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Sterilization and secrecy: A Navajo woman tells her story

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Jean Whitehorse speaks out on her experience with sterilization

The Octavia Fellin Public Library hosted Jean Whitehorse, a specialist with the Crownpoint Outreach center, for a discussion on forced sterilization March 13. Government sterilization programs have affected many indigenous women – including Whitehorse herself.

The daughter of Navajo Code Talker Edmund J. Henry Sr., Whitehorse was taught the Diné way of life, which was the Hozho, or the Navajo way of thinking. Her grandmother taught her to understand harmony, balance, and traditional ways. But this education ended as she was forced to attend a boarding school.

“I and my brother were sent off and we didn’t know why, we couldn’t speak our language and often we were punished for it,” Whitehorse said. “I didn’t understand what the dorm martinet was saying, and I would turn to the child next to me and ask in my own language.”

After finishing boarding school she was given a one-way ticket to Oakland, Calif., to attend vocational training. She was taught to be a secretary, and efforts were made to keep her from going back home to Smith Lake.

It was in Oakland that Whitehorse learned of Alcatraz, and how it changed the origin and concept of Indian self-determination. She was there November 9, 1969, during the American Indian Movement Alcatraz takeover. She marched on Berkley, witnessed the Civil Rights Movement of the 1960s and 70s coast to coast. With her eyes wide open, she learned about the assimilation efforts of the Bureau of Indian Affairs. This was another way of taking away the language, culture, and traditions of indigenous people, Whitehorse thought, another way for her people, she said, “to disappear.”

It was then that Whitehorse first learned of forced sterilization.

“The first target were the Native American women, we were the first ones – I was one of them,” she said. “The Department of Health, Education and Welfare, had their target, the target was the unborn Native children. The money was funded and allocated through the state and it went into the clinics. The more women they sterilized, the government gave them more money, that’s how it worked.”

According to Whitehorse, the government at the time said Native women were incapable of bringing in their own kind into this world, incapable of taking care of our own children: “They said we were poor, uneducated, we’re on welfare, that’s how the government looked at us. So the DOHEW had funding to start this sterilization, to me or anybody that had family it was like genocide, trying to get rid of people–and this was in the 1970’s.”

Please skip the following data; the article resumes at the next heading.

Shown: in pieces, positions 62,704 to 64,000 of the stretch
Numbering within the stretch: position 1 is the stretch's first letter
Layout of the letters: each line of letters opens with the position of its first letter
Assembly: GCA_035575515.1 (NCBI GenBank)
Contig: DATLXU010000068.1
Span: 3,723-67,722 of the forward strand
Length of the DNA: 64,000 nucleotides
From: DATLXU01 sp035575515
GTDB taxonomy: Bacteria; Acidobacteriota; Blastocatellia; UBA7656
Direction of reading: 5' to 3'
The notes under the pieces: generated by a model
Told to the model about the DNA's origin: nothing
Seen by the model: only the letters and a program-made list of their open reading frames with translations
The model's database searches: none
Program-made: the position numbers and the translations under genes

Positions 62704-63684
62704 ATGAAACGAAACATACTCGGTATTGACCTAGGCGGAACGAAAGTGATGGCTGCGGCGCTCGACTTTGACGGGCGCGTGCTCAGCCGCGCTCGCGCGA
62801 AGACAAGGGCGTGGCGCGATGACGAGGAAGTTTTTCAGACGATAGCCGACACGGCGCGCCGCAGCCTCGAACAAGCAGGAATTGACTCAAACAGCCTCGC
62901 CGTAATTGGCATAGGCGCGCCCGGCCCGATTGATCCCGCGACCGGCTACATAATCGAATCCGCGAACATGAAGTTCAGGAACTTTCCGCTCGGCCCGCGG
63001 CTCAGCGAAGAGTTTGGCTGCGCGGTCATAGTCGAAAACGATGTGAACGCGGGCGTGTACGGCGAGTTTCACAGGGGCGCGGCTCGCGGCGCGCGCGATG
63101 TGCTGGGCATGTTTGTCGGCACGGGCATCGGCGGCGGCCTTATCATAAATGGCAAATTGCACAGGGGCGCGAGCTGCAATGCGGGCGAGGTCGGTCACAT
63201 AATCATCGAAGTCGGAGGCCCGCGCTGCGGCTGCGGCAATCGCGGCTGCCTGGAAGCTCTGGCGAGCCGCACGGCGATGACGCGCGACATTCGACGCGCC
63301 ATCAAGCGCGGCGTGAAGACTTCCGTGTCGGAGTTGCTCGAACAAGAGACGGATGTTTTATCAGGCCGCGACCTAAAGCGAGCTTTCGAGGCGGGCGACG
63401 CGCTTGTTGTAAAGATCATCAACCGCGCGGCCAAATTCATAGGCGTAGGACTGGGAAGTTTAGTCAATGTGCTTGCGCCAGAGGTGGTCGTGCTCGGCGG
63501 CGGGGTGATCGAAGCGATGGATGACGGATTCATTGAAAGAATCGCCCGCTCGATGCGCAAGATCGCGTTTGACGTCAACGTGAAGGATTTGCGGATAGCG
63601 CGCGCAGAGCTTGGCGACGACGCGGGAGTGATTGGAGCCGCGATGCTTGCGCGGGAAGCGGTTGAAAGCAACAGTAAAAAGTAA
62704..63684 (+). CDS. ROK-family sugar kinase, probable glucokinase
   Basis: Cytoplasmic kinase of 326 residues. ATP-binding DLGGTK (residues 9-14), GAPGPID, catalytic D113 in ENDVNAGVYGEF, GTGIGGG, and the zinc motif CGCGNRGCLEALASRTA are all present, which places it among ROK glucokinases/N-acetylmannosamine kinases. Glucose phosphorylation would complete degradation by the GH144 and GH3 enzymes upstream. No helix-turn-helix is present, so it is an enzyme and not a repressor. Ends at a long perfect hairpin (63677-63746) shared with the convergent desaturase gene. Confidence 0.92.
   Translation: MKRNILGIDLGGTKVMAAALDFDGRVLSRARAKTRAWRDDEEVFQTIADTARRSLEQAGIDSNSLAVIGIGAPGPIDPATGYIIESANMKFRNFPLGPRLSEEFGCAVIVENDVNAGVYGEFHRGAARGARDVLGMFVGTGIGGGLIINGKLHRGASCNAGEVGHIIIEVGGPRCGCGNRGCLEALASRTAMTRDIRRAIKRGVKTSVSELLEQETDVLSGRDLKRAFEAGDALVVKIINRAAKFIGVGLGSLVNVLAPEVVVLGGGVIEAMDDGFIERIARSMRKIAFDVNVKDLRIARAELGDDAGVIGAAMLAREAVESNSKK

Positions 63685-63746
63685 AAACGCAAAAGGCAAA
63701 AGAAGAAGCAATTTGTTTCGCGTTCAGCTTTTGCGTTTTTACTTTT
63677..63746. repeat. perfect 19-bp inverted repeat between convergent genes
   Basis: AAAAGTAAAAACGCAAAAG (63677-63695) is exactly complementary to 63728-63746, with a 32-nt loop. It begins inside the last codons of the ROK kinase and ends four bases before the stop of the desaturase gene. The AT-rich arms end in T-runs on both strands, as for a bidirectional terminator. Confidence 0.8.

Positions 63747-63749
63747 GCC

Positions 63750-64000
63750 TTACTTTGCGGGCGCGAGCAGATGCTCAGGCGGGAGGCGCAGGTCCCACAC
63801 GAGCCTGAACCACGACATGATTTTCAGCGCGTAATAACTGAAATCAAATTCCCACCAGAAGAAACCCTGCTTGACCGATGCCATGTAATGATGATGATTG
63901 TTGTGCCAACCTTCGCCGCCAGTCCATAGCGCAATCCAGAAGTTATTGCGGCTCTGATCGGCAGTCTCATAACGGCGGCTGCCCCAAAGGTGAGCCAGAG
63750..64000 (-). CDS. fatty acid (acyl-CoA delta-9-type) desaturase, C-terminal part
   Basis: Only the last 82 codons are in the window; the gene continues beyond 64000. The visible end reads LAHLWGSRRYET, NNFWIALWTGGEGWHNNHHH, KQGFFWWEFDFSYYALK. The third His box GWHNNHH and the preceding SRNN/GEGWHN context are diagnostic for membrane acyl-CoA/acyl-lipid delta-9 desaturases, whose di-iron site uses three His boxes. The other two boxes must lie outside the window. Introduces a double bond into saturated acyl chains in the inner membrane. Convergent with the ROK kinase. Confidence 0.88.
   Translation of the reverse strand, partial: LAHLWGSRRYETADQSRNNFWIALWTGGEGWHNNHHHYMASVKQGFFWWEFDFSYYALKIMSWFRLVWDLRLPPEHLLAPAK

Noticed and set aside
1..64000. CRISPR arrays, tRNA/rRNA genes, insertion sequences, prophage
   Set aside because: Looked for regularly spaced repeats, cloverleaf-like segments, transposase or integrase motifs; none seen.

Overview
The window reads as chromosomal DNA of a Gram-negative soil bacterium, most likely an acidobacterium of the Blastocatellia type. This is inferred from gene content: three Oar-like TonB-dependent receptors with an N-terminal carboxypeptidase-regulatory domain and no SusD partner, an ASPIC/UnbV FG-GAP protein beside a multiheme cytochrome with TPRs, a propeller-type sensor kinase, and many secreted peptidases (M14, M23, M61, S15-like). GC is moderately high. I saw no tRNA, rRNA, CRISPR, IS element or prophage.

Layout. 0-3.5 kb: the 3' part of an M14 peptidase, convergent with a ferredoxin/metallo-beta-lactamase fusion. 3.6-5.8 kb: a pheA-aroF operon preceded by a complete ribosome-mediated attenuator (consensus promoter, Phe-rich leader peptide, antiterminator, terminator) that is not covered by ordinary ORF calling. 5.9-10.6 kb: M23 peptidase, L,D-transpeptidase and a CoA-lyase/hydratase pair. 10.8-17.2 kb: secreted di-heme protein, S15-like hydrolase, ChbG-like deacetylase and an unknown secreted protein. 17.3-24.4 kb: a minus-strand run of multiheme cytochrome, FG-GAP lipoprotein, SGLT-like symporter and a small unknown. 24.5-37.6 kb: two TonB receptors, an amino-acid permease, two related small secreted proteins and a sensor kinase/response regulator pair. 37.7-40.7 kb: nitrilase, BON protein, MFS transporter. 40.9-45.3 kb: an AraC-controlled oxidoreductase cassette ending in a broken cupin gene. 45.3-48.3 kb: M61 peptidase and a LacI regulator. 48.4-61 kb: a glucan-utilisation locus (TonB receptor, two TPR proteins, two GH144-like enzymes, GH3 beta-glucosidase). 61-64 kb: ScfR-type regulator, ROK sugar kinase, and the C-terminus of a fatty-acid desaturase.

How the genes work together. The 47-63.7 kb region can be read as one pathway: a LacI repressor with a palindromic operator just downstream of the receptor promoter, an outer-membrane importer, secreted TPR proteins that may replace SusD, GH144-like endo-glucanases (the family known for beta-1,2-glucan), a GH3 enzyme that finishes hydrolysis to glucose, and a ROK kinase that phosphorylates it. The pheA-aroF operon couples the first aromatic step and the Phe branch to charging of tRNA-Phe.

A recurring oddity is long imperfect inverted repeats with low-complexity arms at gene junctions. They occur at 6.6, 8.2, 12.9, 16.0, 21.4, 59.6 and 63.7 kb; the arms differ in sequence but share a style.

Whitehorse described the deceitful circumstances that led to her own sterilization.

“Some of the women tried to take this to court, but the doctors and attorneys covered up everything,” She said. “When I went through this procedure I had only one daughter, I went in one day to the clinic in Crownpoint for an infection on my appendix, they told me to go to the main clinic in Gallup. I went in and was handed a bunch of papers to sign, I thought I was signing just for the operation, but they put in a paper for sterilization. I didn’t know this happen to me until I went to the doctors two years later and they told me I couldn’t have any more babies, I was in complete shock.”

Whitehorse often wonders how many children she would have had, and tells the audience that children are a blessing and to enjoy them. She referenced the idea of “Lost Birds.” A Lost Bird is the name that Native Americans give their missing children: the daughters and sons who are still being taken from tribal reservations by theft or trickery. Children before 1978 were adopted out and placed with non-Native families, some of these children never knew who they were and some tried to make their way back home.

Whitehorse also spoke of the continuing injustice of the government in ways of taking land, resources, water, and other Indigenous topics.

Jean Whitehorse of Smith Lake, is Dzilt’aadj (Near the Mountain Clan), born for To’djch’jjnjj (Bitter Water Clan). She has been recognized for her training of Native people at various chapter houses on the Navajo Nation. She has also advocated for Native American rights and was present at the Indians Of All Tribes (IOAT), occupation of Alcatraz.

For more information on upcoming events at the library contact (505) 863-1291 or email This e-mail address is being protected from spambots. You need JavaScript enabled to view it .

By Dee Velasco
For the Sun

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